By guest authors Irina Patterson and Candice Arnold
Irina: What is the typical return that RVI investors seek?
Corey: Like all angel groups, we’re always looking for 5 times and 10 times. We’ve had two exits so far, and both were profitable. I believe it was in the 33% area. I don’t remember the exact figures. We have not had a big 5 times or 10 times hit, yet. But we’ve also not lost, you know, we’re two for two so far in making money. Most angel groups only make money on two or three out of ten deals. So far, we’re two for two.
Irina: And who usually does due diligence?
Corey: What we do is after the company makes a presentation – we usually see two presentations a month, occasionally we’ll see a third – as soon as the presentation is done, we have a question and answer session, then the entrepreneurs leave the room and we have our closed door session where we discuss the deal. At the end of that, we ask, Who likes this company enough to involved in the due diligence screening and do some homework?
And people just put up their hands. Sometimes it’ll be three people, sometimes it’ll be seven people. They’re the ones who actually go out and do the due diligence.
My brother and I coordinate their efforts and on certain deals; we get involved in due diligence ourselves because of personal interest. But, again, we both have so many other jobs demanding our attention that we don’t do a lot due diligence, it’s mostly the members who do it.
We just coordinate and facilitate. But it is something that we enjoy, so there have been certain deals that for personal reasons, we get involved in due diligence efforts because it’s fun.
Irina: How long do RVI investors like to stay invested in a company before exit?
Corey: They certainly like to have three- to five-year windows, just like we like 5 times to 10 times returns, but those kinds of things you play by ear. And it’s more important to them that the team, the company, is performing well and that they’re hitting their benchmarks. The exact timeline is less important than the performance.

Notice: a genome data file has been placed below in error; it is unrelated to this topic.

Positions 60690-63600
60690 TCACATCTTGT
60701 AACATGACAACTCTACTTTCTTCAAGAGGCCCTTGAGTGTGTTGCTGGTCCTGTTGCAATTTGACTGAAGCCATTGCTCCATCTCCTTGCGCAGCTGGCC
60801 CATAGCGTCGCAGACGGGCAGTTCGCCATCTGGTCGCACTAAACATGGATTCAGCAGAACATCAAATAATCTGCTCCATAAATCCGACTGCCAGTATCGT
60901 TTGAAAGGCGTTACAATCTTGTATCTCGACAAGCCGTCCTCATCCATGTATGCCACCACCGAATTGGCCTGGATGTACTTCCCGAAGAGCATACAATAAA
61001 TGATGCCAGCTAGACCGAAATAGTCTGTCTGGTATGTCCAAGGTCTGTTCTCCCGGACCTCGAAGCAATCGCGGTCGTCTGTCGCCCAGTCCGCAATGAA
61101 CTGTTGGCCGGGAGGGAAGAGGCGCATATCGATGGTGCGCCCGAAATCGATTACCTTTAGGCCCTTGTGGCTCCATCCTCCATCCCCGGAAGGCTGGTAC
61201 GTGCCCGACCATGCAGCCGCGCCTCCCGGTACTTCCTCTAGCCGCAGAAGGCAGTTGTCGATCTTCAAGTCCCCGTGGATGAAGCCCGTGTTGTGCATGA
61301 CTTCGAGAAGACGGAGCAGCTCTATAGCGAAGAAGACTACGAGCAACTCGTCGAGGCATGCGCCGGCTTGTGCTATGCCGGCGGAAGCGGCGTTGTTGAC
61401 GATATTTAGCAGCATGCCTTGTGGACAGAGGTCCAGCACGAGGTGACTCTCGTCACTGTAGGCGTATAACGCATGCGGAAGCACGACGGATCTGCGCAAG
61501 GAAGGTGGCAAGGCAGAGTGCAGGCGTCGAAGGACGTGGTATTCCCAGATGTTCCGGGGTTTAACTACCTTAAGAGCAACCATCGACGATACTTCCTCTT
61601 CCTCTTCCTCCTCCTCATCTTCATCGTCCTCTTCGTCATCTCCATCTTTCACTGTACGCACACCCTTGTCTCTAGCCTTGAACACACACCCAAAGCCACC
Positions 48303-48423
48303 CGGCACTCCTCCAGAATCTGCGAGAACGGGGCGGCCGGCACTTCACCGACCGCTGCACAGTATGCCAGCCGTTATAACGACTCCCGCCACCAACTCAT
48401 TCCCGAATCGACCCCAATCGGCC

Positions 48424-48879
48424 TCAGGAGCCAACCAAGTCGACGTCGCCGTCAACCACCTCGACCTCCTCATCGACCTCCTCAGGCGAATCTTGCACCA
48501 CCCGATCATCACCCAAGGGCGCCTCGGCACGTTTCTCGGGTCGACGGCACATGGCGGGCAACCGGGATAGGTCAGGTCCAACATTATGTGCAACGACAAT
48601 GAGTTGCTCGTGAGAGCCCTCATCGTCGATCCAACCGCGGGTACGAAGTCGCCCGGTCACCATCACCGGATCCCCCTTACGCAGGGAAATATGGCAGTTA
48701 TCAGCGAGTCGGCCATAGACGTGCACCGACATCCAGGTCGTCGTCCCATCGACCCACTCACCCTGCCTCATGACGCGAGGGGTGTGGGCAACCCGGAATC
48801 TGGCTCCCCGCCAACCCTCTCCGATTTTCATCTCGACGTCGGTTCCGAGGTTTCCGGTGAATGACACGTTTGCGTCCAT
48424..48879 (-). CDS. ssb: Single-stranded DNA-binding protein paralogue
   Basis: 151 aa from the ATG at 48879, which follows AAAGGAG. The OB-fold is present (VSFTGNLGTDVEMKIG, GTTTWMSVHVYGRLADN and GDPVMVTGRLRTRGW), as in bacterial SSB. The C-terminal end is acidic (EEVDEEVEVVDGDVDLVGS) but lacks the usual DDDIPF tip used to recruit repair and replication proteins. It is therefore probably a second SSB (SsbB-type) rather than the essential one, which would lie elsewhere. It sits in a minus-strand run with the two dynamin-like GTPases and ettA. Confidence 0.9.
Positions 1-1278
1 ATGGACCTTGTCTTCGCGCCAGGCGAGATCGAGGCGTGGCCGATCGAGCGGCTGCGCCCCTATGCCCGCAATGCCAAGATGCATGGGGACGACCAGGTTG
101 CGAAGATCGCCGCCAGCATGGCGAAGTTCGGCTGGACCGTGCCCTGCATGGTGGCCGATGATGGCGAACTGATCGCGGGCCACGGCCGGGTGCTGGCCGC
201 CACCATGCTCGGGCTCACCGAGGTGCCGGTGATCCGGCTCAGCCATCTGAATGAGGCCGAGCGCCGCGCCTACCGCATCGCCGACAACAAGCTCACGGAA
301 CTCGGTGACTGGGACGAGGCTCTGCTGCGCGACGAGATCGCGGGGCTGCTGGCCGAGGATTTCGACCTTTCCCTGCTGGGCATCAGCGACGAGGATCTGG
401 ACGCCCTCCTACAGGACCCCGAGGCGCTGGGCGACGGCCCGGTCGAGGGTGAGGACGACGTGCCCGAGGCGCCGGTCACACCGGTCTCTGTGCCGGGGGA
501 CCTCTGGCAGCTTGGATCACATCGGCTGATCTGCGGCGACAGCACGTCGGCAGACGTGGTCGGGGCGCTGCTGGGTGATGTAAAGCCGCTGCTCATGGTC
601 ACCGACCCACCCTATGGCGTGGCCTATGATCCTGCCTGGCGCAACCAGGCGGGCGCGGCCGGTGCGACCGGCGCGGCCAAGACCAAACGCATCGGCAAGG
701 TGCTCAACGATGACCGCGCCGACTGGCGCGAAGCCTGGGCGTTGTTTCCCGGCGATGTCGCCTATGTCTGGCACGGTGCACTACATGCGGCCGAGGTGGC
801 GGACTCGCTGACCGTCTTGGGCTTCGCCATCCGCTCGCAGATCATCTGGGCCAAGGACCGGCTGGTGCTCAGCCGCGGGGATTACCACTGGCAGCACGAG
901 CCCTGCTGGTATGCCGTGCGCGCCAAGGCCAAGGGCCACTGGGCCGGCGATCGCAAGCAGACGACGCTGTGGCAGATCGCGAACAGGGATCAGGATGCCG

I think everybody in the angel community would like to get out in three to five years, and we’re no different. But a lot of times, we’ve had deals that stretched out longer than that. We certainly aren’t afraid to go back in, when something didn’t turn out the way we wanted it to, and refresh the management team or whatever.
If we make a commitment, we make a commitment and we like to see it through. RVI is not a group that as soon as it sees trouble wants to back out of the deal. When they make a commitment, they usually stand behind it. A lot of times things get in the way that don’t allow your targets to get hit, but that’s certainly our target.
Irina: At what stage of a company’s development does RVI prefer to invest?
Corey: We don’t ever invite someone, such as an inventor, who has a great idea and that’s it. Those people don’t come to our group. They apply, but we don’t invite them in. A company needs to be more mature than that. They need to have a management team; they need to have executive summaries; they need to have a business model at least attempted, even if they’re wrong. We might help them correct it. But we certainly don’t invest in two people with an idea.
Irina: Do you require that they have customers or revenues?
Corey: We’re not that strict. We don’t insist on revenues. Certainly we’ve invested in companies that didn’t have revenues, yet. But they need to be past that initial stage. And we also invest in companies that have revenues and have been around for a while. It doesn’t need to already be at revenues, although we certainly prefer that.